Bosses at fashion company Boohoo – which has its main distribution centre in Burnley - have appointed a top lawyer to investigate allegations that one of its clothing suppliers is paying below minimum wage and breaching coronavirus safety rules.

The fashion retailer said that Alison Levitt QC would be reviewing its supply chain in a bid to find out whether factories were meeting wage and virus regulations.

The report is due to be published in September - alongside its half-year results and with a second update due in January 2021.

It comes after fashion brands Next, Asos and Zalando removed hundreds of Boohoo products from their website following accusations in a Sunday Times report.

An undercover reporter for the newspaper said that staff at Jaswal Fashions in Leicester had told him to expect a salary of as little as £3.50 an hour - but the minimum wage for someone over 25 is £8.72.

While there he saw clothing by Boohoo and Nasty Gal – a brand also owned by the fashion retailer – packed into boxes.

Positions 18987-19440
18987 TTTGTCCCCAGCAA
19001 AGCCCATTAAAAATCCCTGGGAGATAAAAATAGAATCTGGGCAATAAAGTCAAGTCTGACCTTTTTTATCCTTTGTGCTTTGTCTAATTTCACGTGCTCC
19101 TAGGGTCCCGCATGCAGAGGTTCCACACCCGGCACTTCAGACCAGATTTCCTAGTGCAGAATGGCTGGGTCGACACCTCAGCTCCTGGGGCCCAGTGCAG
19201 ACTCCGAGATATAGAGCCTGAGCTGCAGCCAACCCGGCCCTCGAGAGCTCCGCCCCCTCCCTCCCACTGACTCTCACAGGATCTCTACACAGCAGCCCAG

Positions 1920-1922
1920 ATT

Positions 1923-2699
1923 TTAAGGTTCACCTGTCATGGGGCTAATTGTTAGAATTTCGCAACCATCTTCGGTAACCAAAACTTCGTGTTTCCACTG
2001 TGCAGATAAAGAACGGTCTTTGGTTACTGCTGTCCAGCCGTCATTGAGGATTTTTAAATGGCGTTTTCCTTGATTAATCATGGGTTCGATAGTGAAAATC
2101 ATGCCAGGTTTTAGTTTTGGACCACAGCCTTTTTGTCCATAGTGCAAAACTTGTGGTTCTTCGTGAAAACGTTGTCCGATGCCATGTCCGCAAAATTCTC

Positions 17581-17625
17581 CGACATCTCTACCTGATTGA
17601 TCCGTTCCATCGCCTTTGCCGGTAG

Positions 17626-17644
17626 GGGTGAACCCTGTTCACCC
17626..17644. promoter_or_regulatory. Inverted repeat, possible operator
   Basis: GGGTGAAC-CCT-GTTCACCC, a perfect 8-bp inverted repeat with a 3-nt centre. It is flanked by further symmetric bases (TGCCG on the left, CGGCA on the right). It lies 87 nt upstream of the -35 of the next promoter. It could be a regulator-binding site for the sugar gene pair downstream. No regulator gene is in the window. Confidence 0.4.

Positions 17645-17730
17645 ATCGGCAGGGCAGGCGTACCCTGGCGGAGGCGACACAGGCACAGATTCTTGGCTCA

Over £1 billion has been wiped from its share value in the past two days as major fashion brands ditch the company.

A spokesman for Next said the fashion giant stopped selling items from Boohoo brands last week after campaign group Labour Behind The Label first raised concerns.

The spokesman said: "Next concluded there is a case for Boohoo Group to answer.

"Next needs to prove to itself the two Boohoo Group labels that it was stocking are being sourced in a manner that is appropriate and acceptable to Next.

"Next therefore has its own investigation under way to ascertain whether they are being made in a way that Next does not approve of."

On this, Boohoo declined to comment.

The company’s board said it was "shocked and appalled" by the allegations, however Boohoo refute suggestions the company was part of the company’s core supply chain.

A company spokesperson claims the clothes had been made in Morocco and were only being repackaged in Leicester at a premises formerly operated by Jaswal Fashions.

"Our investigation to date has not found evidence of suppliers paying workers £3.50 per hour," they said.

The company added, however, that it had found areas where the suppliers did not comply with Boohoo's code of conduct and cut them off.

Chief executive, John Lyttle, said: "As a board we are deeply shocked by the recent allegations about the Leicester garment industry.

"We wish to reiterate how seriously we are taking these matters and we will not hesitate to terminate any relationships where non-compliance with our Code of Conduct is found."